Q: I'm preparing to sell an eight-unit apartment building I own. I think my asking price should be about 10 to 20 percent above the property value. That will give me room to negotiate. Do you think this is a good idea?

A: No. The best way to obtain the highest price possible is to list your property exclusively for three to six months with an active commercial real estate broker at a price about 5 to 10 percent above its realistic market value. You have room to negotiate, and your price wouldn't be so unrealistic that it would frighten potential buyers away.

A: We will be moving soon. Our home is 14 years old, valued at about $78,000 and we hold a $45,000, 7 1/2 percent mortgage. Our next house will cost about $80,000. We will also be paying college expenses for the next six years. Our dilemma is whether to sell and use the gain for a down payment on the new house, which would ease our college expenses or to rent with a small annual cash flow. It would be tight, but earnings and savings could be sufficient to carry both houses.

A: From an investment viewpoint, it would probably be wiser to keep your house and rent it, providing that it's structurally sound and desirable, well-maintained, and well-located. Appreciation in value on houses in the Washington area has often brought just about the best investment return and inflation hedge available. But is this going to be touch-and-go financially for you as a family? If so, you'll want to weigh reasonable peace of mind against making an investment. If the former wins, sell your present home.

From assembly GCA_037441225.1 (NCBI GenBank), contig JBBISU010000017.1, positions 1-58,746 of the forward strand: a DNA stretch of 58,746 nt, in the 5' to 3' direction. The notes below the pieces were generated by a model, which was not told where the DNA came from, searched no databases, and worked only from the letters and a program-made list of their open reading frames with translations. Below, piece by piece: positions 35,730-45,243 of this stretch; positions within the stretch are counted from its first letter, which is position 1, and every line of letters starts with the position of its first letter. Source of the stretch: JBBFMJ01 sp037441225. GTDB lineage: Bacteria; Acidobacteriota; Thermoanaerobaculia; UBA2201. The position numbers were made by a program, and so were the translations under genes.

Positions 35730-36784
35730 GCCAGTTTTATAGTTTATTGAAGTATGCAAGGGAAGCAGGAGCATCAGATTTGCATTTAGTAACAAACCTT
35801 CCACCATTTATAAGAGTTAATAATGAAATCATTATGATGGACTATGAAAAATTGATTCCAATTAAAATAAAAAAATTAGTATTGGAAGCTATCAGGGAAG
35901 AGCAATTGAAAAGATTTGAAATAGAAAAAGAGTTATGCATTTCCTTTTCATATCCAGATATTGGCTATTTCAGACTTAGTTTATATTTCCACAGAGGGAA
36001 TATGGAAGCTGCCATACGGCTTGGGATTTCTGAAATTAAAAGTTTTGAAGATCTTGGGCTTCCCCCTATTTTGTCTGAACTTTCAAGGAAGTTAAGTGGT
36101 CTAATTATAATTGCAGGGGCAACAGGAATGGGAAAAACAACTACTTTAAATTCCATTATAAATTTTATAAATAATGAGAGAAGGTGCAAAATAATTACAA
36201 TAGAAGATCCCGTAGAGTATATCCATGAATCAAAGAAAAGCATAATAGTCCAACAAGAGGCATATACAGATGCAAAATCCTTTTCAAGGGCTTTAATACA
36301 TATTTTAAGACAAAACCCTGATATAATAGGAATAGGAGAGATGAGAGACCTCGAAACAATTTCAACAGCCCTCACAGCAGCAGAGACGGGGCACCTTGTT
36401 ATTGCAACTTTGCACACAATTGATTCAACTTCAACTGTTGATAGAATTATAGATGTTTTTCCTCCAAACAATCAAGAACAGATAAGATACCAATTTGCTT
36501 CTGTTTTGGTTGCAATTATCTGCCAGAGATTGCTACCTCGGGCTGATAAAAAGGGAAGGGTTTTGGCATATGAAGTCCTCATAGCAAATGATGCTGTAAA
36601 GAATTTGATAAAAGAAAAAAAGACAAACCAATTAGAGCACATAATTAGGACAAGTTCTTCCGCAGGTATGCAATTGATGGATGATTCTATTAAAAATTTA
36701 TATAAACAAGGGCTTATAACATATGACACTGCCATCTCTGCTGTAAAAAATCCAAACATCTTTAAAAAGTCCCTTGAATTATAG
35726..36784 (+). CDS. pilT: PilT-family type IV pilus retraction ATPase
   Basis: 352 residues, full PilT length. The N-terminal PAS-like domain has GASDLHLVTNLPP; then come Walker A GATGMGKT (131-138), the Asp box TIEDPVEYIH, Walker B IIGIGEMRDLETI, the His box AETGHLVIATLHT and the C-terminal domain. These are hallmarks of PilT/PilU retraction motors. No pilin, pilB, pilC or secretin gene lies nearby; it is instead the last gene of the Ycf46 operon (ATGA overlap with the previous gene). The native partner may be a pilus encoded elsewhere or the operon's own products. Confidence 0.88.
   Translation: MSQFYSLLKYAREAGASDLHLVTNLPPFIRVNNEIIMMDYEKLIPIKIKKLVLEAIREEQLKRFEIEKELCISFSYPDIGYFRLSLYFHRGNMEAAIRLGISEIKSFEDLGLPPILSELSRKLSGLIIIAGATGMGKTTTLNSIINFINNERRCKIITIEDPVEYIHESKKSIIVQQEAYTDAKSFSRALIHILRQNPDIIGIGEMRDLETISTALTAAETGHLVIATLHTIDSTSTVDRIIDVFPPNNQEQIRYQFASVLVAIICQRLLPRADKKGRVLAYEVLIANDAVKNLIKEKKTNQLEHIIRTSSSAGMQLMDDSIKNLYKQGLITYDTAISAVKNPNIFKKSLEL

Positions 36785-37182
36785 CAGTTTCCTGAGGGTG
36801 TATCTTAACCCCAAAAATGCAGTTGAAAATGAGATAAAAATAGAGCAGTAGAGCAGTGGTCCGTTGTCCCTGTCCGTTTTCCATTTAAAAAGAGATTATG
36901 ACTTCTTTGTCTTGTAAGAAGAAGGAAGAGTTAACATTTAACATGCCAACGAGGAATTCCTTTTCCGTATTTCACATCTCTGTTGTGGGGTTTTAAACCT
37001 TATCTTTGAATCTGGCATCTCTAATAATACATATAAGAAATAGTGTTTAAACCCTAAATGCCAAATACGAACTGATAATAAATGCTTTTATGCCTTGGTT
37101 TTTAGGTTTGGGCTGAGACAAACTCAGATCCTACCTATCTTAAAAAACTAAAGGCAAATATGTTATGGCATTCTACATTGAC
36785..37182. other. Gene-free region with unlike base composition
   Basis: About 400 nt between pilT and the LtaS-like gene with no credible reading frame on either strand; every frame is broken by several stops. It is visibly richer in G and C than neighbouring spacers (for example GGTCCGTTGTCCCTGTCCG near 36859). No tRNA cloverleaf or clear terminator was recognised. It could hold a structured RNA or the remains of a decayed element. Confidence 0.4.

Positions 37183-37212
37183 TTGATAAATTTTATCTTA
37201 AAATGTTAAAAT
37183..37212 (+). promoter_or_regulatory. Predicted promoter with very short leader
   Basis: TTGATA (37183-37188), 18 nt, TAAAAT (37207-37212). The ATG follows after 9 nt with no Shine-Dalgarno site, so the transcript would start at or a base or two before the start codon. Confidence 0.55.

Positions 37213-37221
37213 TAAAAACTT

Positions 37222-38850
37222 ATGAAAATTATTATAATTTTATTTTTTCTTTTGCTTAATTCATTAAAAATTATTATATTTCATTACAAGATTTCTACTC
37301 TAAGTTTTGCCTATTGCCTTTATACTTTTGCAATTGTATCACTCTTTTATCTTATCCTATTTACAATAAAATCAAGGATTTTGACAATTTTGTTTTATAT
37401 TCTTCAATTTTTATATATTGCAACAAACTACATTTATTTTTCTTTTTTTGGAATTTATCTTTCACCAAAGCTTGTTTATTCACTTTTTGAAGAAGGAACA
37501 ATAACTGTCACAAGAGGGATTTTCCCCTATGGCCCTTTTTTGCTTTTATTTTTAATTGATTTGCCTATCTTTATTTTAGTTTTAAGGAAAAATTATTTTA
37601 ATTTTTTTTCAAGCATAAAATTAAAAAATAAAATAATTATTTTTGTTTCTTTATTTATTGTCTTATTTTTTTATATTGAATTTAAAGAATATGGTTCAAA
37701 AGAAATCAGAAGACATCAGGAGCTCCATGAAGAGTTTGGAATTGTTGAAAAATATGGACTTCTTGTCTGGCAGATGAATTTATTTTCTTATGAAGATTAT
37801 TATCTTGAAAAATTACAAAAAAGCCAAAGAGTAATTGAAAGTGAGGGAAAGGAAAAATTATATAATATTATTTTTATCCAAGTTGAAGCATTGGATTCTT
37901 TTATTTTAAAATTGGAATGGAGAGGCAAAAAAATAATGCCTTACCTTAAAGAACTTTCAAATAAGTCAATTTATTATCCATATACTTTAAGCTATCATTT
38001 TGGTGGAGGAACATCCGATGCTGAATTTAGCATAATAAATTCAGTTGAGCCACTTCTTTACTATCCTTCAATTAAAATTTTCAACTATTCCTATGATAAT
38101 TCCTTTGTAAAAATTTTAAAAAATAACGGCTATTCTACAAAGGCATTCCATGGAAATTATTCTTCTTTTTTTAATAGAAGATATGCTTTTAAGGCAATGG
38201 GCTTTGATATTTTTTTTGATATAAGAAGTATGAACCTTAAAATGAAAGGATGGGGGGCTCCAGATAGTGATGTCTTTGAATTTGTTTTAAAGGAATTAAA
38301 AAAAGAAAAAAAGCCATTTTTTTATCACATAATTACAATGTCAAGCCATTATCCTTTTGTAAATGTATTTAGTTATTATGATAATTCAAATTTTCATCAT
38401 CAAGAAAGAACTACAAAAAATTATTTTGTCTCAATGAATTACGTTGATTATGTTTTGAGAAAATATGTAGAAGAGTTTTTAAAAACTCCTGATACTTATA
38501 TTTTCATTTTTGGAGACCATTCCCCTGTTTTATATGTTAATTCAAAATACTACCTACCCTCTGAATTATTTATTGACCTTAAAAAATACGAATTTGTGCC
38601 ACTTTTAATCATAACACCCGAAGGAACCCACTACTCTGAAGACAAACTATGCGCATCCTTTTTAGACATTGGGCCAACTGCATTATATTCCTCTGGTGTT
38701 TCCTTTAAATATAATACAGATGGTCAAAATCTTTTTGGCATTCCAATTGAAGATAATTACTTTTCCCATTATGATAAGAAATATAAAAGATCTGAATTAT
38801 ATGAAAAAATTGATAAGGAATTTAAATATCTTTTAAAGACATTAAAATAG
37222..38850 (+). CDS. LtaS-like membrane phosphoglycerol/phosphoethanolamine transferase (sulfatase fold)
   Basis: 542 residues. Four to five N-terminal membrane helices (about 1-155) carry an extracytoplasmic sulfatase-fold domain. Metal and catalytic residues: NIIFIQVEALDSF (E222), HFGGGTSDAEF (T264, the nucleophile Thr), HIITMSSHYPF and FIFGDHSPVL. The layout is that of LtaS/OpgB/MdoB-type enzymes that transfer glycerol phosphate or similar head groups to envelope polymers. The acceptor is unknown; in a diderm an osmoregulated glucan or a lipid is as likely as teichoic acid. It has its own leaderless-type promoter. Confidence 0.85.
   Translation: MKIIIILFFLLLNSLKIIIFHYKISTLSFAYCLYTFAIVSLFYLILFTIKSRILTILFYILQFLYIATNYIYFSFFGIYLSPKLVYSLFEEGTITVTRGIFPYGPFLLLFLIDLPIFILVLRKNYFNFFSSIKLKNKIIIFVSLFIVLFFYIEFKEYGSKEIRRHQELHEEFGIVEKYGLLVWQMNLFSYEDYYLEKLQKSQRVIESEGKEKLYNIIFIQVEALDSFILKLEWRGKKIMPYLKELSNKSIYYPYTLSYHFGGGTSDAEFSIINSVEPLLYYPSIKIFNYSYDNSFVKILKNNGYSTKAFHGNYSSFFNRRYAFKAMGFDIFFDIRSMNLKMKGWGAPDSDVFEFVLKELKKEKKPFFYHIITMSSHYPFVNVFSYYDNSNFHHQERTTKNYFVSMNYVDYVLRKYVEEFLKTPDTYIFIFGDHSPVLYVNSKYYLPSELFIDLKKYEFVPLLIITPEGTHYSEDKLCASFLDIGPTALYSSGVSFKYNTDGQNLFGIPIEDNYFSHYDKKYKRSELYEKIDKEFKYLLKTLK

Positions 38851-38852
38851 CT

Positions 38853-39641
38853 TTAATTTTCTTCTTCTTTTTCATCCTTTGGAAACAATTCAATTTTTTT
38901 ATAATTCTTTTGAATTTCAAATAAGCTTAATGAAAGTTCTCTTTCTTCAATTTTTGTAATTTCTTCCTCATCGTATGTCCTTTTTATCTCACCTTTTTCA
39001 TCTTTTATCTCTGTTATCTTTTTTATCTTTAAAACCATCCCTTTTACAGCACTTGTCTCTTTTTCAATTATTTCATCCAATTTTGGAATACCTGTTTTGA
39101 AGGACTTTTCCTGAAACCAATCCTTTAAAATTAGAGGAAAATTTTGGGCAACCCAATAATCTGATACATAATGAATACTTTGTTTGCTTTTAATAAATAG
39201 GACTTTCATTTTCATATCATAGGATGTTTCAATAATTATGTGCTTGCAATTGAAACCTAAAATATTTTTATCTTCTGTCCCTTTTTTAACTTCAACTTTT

Q: In a recent column, you said that an owner of mortgaged real estate can be relieved of mortgage debt by (1) foreclosure of the mortgage by a lender, or (2) selling the property and paying off the mortgage. Can't an owner also be relieved by voluntary agreement between the lender and owner (borrower) by which the lender takes the property and releases the owner from all further obligations with respect to the mortgage and the property?

A: Yes, of course. I meant that to be implicit in my answer. But I should have made it explicit. If the parties voluntarily agree as you've indicated and there's "consideration" (without getting too technical, this means that each party to the agreement gives, or gives up, something, usually, of value), then the lender gets the property and the owner-borrower is free of the mortgage debt.

Earl A. Snyder, an appraiser, answers questions only in this column. His address: 14909 Kalmia Dr., Laurel, Md. 20810.